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AUTHOR(S)

Sudhanshu Handa, Luisa Natali, David Seidenfeld, Gelson Tembo, Benjamin Davis

DETAIL(S)

Journal of Development Economics, July 2018, vol. 133, pp. 42-65.

ABSTRACT

In Africa, state-sponsored cash transfer programs now reach nearly 50 million people. Do these programs raise long-term living standards? We examine this question using experimental data from two unconditional cash transfer programs implemented by the Zambian Government. We find far-reaching effects of the programs both on food security and consumption as well as on a range of productive outcomes. After three years, household spending is on average 67 percent larger than the value of the transfer received, implying a sizeable multiplier effect, which works through increased non-farm activity and agricultural production.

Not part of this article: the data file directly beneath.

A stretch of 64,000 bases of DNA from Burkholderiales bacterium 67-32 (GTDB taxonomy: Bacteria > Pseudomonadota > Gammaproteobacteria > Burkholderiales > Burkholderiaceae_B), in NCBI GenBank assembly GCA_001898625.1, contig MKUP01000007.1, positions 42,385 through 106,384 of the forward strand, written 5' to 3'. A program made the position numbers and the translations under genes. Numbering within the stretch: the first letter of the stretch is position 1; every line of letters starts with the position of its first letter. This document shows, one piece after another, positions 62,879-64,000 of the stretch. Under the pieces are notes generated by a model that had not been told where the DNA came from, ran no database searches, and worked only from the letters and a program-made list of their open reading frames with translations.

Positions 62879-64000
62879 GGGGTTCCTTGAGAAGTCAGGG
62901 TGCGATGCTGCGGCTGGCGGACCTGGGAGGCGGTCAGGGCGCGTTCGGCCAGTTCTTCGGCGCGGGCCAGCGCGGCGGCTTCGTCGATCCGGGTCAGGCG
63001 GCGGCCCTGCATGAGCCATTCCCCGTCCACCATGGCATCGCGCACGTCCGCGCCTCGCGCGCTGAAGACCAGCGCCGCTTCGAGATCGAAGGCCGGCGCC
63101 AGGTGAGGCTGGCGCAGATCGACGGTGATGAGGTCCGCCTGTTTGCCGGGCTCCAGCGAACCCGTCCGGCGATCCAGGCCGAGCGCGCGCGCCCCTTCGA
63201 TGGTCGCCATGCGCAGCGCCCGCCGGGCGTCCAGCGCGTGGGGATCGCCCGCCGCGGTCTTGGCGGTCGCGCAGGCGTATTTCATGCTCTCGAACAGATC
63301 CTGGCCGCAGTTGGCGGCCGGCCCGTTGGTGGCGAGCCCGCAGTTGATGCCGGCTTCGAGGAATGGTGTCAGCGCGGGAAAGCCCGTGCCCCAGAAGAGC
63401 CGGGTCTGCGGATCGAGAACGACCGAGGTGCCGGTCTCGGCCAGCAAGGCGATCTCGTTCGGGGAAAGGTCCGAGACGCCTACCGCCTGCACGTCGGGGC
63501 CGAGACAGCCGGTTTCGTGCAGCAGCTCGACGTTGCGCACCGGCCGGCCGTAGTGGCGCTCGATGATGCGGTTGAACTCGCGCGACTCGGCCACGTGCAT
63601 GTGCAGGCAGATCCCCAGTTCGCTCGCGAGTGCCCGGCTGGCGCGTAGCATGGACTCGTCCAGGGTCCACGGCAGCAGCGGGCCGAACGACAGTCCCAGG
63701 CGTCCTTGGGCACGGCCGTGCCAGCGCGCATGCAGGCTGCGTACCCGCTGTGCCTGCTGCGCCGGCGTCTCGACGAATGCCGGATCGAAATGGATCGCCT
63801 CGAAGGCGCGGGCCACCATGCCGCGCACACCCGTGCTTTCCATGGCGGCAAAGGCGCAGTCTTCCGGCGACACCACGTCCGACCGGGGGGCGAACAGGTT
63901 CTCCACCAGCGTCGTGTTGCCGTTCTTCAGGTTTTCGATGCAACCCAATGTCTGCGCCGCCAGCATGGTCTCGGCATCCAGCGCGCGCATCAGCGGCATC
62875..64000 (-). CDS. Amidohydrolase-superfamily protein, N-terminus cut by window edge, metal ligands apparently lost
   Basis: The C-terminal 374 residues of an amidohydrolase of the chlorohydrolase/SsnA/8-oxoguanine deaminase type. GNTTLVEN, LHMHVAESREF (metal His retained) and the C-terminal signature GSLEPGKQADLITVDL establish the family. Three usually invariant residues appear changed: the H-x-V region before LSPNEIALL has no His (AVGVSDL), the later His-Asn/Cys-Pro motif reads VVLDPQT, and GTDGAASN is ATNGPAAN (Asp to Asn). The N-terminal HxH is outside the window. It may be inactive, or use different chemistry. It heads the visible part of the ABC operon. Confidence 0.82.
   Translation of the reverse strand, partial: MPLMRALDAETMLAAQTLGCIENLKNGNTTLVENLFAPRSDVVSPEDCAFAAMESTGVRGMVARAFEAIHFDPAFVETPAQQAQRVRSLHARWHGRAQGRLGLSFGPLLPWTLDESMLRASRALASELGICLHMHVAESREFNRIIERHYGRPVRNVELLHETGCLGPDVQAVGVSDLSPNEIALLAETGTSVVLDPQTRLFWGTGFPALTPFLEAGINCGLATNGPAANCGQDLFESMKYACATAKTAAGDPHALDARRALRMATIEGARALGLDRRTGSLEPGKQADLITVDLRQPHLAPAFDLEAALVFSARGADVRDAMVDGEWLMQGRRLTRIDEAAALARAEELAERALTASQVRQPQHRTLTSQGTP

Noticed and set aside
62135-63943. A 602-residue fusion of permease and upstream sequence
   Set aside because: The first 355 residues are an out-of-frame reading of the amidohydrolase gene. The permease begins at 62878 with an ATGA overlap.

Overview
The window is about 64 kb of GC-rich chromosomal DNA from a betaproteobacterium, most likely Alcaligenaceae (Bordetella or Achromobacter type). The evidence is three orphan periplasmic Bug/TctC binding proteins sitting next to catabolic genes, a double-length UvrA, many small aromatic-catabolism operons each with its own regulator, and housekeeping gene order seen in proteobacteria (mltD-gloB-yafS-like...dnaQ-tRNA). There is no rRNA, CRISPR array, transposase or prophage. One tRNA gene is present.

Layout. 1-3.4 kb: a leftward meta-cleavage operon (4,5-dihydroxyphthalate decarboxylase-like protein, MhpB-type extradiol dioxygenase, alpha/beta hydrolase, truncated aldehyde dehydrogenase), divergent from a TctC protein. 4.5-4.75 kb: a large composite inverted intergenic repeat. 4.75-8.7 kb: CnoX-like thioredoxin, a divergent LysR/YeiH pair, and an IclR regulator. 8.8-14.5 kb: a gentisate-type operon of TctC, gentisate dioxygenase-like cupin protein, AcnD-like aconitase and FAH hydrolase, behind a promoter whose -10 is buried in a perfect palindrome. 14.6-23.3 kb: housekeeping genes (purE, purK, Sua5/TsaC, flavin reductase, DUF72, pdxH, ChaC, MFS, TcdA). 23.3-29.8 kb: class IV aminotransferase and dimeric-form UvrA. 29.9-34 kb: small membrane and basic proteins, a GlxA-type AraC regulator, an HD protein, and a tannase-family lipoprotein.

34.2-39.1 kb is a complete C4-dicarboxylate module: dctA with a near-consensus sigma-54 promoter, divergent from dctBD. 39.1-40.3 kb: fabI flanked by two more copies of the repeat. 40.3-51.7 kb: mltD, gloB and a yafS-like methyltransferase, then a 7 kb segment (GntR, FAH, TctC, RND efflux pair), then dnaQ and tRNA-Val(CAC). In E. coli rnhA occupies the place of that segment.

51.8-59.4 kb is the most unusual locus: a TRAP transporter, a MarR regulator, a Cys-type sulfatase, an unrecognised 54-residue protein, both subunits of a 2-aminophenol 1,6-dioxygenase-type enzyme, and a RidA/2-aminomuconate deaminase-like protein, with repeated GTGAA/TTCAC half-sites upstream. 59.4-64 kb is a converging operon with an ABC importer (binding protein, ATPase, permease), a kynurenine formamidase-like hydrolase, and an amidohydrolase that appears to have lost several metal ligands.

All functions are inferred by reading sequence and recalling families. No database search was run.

LANGUAGE:
English
SOURCE: VIEW ARTICLE

LIBRARY RECORD

JOURNAL TITLEJournal of Development Economics
YEAR2018
VOLUME133
PAGE(S)42-65
SOURCEVIEW ARTICLE
GEO DESCRIPTORSZambia
RESEARCH PROJECT(S) Cash transfers project
PEER REVIEWEDYES